Tuesday, April 8, 2008
Public Readonly Property ClientQueryString As String.
It returns the page's querystring in an encoded fashion (so one would have to use
HttpServerUtility.UrlDecode to decode the querystring.) Inspecting the source code I did noticed a couple of interesting things: The property goes through the Page.s_systemPostFields and adds them to a "black list" which will be excluded from the string returned by the property. Also, and I think pretty neat, is the way the black list gets excluded from the query string results: The Request.QueryString gets casted as an HttpValueColletion object and then it invokes its overriden "ToString" Method to which the "blacklist" is passed to in its arguments. (excludeKeys is a Hashtable of "keys to exclude".)
Me._clientQueryString = DirectCast(Me.Request.QueryString, HttpValueCollection).ToString(True, excludeKeysI thought that was pretty cool, no need to loop through the collection, just pass it as an argument and the .ToString takes care of it.
With this property you can't get an individual querystring value since you can't specify a "key name". You get all of query string values. I guess this is useful if you need to pass on the querystring to another page or if for some reason you need perform some custom parsing and manipulation on the query string.
Saturday, April 5, 2008
Tuesday, March 25, 2008
A HotFix for VS2088 was released early in February that addresses several issues reported with Web Applications. A list of the fixed bugs can be seen on ScottGu's Blog. You can download the hot fix here.
Monday, March 24, 2008
It's as easy as uploading an App_Offline.htm file in the root of your Web Application directory and you are done. Include any "under construction" or "maintenance" messages in the App_Offline.htm file that you want to display to your end users.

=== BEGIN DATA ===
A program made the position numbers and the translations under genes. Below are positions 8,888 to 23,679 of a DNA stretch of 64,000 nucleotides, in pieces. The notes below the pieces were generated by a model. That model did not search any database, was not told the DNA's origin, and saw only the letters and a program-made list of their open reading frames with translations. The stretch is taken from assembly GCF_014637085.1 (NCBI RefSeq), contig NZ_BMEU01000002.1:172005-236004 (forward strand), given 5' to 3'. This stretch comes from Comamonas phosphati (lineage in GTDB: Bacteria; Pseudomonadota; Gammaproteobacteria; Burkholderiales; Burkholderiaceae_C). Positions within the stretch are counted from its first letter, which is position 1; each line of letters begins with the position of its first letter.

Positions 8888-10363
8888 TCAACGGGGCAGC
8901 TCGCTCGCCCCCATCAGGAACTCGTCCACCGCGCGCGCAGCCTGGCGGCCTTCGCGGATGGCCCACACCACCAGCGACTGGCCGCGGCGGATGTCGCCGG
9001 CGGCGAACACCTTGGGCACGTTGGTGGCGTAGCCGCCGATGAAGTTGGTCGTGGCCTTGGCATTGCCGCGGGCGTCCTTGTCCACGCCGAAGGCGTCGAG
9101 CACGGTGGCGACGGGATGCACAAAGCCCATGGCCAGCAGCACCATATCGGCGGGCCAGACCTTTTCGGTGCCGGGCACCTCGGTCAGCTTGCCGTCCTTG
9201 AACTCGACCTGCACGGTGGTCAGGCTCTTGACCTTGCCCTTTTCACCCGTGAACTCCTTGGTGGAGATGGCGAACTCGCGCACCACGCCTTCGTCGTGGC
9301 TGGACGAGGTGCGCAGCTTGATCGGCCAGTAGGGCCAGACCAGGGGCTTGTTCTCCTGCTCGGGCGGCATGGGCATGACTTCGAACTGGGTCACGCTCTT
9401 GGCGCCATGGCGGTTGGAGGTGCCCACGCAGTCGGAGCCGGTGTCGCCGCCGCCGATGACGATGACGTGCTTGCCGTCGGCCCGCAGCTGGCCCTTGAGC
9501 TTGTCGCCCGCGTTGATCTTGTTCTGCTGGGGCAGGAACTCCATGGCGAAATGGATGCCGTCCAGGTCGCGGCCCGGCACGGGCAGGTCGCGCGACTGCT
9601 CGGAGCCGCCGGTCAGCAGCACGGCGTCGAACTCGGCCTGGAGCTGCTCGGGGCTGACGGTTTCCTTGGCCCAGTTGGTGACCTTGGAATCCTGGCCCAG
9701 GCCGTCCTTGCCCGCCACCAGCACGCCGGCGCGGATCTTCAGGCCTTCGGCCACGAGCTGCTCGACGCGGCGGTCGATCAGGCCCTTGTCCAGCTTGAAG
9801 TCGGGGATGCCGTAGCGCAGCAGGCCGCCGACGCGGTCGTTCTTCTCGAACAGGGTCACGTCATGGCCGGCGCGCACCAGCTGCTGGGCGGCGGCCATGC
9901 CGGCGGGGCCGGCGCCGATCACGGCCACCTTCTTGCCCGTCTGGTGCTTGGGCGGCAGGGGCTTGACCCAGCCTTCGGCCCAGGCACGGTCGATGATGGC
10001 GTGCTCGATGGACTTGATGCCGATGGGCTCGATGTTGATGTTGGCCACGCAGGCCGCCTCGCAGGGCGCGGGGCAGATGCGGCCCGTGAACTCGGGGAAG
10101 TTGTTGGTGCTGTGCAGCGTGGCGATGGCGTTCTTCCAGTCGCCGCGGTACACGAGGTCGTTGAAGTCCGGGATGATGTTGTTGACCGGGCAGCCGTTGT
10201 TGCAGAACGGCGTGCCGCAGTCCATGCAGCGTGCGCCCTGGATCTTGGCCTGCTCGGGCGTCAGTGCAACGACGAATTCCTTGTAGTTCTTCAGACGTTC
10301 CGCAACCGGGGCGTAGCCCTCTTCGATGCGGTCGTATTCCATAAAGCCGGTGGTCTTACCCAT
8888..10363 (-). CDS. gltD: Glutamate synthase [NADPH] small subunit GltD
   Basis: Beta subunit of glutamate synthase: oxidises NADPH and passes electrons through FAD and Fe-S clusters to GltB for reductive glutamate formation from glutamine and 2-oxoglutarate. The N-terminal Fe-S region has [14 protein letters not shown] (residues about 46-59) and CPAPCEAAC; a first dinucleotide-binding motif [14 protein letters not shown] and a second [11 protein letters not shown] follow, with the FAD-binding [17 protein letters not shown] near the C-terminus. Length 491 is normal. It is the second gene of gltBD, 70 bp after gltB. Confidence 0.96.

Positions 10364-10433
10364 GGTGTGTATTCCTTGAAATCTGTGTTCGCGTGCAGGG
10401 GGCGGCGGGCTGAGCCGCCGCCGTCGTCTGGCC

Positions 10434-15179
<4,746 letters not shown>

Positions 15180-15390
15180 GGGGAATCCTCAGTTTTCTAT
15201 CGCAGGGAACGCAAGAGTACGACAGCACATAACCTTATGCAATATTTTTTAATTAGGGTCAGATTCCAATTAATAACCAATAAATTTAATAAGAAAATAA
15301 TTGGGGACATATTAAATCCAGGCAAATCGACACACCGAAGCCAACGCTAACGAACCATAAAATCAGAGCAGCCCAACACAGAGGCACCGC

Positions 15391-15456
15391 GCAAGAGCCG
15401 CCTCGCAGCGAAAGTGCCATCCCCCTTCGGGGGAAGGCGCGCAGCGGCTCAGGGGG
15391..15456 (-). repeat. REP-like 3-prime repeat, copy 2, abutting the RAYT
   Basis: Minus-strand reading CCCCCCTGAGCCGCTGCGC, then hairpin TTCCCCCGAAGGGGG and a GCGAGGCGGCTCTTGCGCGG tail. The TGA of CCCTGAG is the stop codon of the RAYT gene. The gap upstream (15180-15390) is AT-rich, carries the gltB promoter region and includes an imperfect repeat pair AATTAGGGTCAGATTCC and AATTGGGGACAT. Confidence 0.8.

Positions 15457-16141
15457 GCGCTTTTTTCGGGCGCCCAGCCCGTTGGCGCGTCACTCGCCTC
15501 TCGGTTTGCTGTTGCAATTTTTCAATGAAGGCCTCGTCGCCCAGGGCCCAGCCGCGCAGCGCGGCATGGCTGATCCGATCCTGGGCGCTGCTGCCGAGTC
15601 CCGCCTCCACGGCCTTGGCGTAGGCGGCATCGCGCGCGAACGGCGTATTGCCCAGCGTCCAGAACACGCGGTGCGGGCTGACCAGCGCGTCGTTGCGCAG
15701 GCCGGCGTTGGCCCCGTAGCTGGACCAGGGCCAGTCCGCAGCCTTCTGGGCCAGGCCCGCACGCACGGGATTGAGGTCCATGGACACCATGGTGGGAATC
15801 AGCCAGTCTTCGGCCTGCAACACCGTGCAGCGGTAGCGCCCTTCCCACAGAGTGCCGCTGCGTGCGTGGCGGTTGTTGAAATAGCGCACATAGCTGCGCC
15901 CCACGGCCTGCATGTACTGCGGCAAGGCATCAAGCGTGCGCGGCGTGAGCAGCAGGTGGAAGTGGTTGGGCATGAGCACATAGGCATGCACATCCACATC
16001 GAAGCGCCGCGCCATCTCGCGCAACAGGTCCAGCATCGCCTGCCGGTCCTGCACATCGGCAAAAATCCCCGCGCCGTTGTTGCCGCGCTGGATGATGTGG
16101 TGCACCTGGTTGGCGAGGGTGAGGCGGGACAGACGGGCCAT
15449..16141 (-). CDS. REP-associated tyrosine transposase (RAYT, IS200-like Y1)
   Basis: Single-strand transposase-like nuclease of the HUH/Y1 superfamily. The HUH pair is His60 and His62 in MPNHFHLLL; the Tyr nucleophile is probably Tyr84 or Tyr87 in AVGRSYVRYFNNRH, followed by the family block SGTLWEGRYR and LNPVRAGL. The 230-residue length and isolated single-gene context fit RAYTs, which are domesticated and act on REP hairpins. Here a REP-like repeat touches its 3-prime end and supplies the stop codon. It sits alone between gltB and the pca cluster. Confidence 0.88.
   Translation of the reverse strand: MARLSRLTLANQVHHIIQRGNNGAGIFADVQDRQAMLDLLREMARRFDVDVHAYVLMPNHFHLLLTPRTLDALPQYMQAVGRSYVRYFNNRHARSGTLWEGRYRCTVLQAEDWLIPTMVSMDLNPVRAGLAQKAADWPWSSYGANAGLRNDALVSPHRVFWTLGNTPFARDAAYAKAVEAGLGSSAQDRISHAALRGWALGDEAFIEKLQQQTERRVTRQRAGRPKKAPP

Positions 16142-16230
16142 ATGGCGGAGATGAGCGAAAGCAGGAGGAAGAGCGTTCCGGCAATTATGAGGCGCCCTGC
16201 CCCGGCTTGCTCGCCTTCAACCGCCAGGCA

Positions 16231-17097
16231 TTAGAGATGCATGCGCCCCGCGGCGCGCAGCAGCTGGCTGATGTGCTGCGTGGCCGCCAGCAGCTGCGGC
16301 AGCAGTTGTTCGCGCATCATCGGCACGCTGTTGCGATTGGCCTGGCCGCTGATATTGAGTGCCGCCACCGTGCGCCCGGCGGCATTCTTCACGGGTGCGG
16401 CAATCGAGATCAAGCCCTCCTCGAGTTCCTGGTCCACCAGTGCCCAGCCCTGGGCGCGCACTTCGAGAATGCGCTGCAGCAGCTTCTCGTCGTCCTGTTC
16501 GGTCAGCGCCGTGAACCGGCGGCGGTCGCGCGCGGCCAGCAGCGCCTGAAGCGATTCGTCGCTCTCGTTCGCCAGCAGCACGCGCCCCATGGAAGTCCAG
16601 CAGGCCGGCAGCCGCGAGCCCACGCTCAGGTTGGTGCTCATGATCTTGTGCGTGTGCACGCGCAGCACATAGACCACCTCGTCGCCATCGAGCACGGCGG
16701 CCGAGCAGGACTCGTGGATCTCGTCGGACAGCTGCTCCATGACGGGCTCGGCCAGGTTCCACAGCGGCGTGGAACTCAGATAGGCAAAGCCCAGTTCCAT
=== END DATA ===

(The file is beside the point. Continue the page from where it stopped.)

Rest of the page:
Once you are done, simply delete the file and ASP.NET will reload the application and everything is back to normal. For detailed info check ScottGu's blog.
Friday, March 21, 2008
Have you ever wonder why there is an Html Encoding function (and other similar functions) in 3 different objects and namespaces?
The most common one is Server.HtmlEncode or System.Web.HttpContext.Current.Server.HtmlEncode. The Server Object is an instance of the System.Web.HttpServerUtility Class and it is readily accessible through any .aspx page since they inherit from the Page object which in turn has a Server Object instance. The second HtmlEncode function lives under System.Web.HttpUtility. This class is basically a static version of the Server class which means that you could call the HtmlEncode function from a static function or call from another class that does not have an instance of the HttpServerUtility class. Finally, The third HtmlEncode function is located in the Microsoft's AntiCross-Site Scripting Library. In contrast with the Server.HtmlEncode and HttpUtility.HtmlEncode functions, the later function takes a more aggressive approach by using a white-list filtering instead of a black-list.
Hope this helps.